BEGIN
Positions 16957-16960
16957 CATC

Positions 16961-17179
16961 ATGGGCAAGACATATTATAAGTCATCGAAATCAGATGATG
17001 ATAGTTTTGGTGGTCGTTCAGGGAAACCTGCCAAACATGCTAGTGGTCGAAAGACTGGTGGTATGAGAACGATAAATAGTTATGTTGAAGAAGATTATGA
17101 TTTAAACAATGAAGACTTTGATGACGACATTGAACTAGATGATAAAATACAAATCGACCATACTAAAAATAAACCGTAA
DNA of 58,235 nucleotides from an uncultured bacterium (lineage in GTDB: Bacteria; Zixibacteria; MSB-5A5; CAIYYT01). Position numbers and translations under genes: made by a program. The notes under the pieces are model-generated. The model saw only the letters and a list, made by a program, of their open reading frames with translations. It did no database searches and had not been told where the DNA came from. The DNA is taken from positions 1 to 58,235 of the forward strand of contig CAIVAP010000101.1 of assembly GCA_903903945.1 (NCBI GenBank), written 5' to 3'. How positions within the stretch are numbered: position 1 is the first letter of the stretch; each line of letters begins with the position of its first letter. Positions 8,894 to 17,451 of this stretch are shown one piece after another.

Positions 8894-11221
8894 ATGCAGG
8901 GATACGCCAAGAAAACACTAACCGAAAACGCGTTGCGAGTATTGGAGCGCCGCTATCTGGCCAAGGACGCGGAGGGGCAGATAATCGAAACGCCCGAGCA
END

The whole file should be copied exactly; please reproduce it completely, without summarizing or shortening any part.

Positions 16957-16960
16957 CATC

Positions 16961-17179
16961 ATGGGCAAGACATATTATAAGTCATCGAAATCAGATGATG
17001 ATAGTTTTGGTGGTCGTTCAGGGAAACCTGCCAAACATGCTAGTGGTCGAAAGACTGGTGGTATGAGAACGATAAATAGTTATGTTGAAGAAGATTATGA
17101 TTTAAACAATGAAGACTTTGATGACGACATTGAACTAGATGATAAAATACAAATCGACCATACTAAAAATAAACCGTAA
DNA of 58,235 nucleotides from an uncultured bacterium (lineage in GTDB: Bacteria; Zixibacteria; MSB-5A5; CAIYYT01). Position numbers and translations under genes: made by a program. The notes under the pieces are model-generated. The model saw only the letters and a list, made by a program, of their open reading frames with translations. It did no database searches and had not been told where the DNA came from. The DNA is taken from positions 1 to 58,235 of the forward strand of contig CAIVAP010000101.1 of assembly GCA_903903945.1 (NCBI GenBank), written 5' to 3'. How positions within the stretch are numbered: position 1 is the first letter of the stretch; each line of letters begins with the position of its first letter. Positions 8,894 to 17,451 of this stretch are shown one piece after another.

Positions 8894-11221
8894 ATGCAGG
8901 GATACGCCAAGAAAACACTAACCGAAAACGCGTTGCGAGTATTGGAGCGCCGCTATCTGGCCAAGGACGCGGAGGGGCAGATAATCGAAACGCCCGAGCA